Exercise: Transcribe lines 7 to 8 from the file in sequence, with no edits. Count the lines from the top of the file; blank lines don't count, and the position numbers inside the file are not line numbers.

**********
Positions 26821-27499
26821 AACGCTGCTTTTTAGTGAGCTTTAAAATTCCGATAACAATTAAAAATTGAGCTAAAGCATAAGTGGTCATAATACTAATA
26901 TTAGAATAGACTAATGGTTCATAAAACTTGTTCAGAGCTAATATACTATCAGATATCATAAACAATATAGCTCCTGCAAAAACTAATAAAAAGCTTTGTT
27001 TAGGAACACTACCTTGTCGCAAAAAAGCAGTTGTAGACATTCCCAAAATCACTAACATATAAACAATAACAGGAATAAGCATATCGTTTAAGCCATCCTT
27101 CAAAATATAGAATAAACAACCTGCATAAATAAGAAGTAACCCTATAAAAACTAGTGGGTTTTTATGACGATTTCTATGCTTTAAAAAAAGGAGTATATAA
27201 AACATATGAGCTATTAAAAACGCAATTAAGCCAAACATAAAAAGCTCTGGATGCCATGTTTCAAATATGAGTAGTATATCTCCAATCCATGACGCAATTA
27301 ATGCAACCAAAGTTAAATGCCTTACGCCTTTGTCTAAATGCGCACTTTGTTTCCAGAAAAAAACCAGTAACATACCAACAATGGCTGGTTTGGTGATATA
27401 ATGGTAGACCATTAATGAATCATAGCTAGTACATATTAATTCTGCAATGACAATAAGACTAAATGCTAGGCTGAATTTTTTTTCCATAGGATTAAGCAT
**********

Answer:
27301 ATGCAACCAAAGTTAAATGCCTTACGCCTTTGTCTAAATGCGCACTTTGTTTCCAGAAAAAAACCAGTAACATACCAACAATGGCTGGTTTGGTGATATA
27401 ATGGTAGACCATTAATGAATCATAGCTAGTACATATTAATTCTGCAATGACAATAAGACTAAATGCTAGGCTGAATTTTTTTTCCATAGGATTAAGCAT